Canton Zurich

II.   Zurich and the Old Swiss Confederacy, 1291-1523

The Old Swiss Confederacy was an alliance among the valley communities of the central Alps.  The Confederacy facilitated management of common interests and ensured peace on the important mountain trade routes.  In October 1291 the town of Zurich made an alliance with the states (cantons) of Uri and Schwyz, and in 1292 failed in an attempt to seize the Habsburg town of Winterthur to the northeast.  But in 1315 the men of Zurich fought against the Swiss Confederates at the Battle of Morgarten.

The year 1336 is significant in that it marked the admission of craftsmen to a seat of power in the town government.  Under the new constitution (the main features of which lasted until 1798) the Little Council was made up of the burgomaster and thirteen members from the Constafel (which included the old patricians and the wealthiest burghers) and the thirteen masters of the craft guilds, each of the twenty-six holding office for six months.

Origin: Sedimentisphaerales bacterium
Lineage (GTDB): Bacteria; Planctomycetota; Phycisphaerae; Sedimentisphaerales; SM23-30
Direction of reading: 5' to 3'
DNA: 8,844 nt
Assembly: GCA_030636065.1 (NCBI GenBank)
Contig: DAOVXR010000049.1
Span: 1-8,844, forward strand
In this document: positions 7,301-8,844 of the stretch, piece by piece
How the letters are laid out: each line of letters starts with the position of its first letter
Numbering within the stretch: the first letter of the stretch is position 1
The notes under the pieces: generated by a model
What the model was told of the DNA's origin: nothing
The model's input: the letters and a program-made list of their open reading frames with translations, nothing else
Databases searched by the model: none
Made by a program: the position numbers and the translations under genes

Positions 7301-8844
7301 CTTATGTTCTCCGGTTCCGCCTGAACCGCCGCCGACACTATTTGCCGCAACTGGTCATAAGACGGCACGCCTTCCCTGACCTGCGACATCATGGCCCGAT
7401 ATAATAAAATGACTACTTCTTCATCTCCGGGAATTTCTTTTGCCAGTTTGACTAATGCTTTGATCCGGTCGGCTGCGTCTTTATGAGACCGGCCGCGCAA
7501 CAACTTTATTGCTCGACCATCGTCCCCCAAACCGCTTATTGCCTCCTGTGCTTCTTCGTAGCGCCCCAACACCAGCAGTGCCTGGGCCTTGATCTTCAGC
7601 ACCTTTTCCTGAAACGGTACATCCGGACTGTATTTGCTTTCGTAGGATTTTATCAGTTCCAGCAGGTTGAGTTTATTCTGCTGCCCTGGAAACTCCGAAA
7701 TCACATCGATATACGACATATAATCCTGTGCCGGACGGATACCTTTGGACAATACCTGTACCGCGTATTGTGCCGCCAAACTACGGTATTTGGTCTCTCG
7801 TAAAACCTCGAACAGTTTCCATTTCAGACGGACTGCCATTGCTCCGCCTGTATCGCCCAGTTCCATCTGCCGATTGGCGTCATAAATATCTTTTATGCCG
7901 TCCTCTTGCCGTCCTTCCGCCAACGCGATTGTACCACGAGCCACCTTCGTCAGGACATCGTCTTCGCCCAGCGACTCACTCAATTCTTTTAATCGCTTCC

Meanwhile the town had been extending its rule far beyond its walls, a process which began in the 14th, and attained its height in the 15th century (1362–1467).

Old Swiss Confederation

The Old Swiss Confederacy from 1291 (dark green) to the sixteenth century (light green) and its associates (blue).
Image courtesy Wikipedia Commons.

These territorial aspirations even led Zurich to launch incursions south into what is now northern Italy up to and including the early 1500’s.

The eventual transfer of power to the guilds had been one of the aims of the burgomaster Hans Waldmann (1483–1489), who wished to make Zurich a great commercial center.  He also introduced numerous reforms, and subordinated the interests of the surrounding country districts to those of the town.  He practically ruled the Swiss Confederation, and under him Zurich became the defacto capital.  But such great changes excited opposition, and he was eventually overthrown and executed.

His main ideas were embodied, however, in the constitution of 1498, which remained in force till 1798.  It was the prominent part taken by Zurich in adopting and propagating (against the strenuous opposition of the Constafel) the principles of the growing Reformation which secured for the town its position of leadership in the Swiss Confederation.

Next:  III. The Protestant Reformation In Europe

1. Global Anabaptist Mennonite Encyclopedia Online Zurich (Switzerland)
2. Protestant Reformation
3. Swiss Diet
4. History of Zurich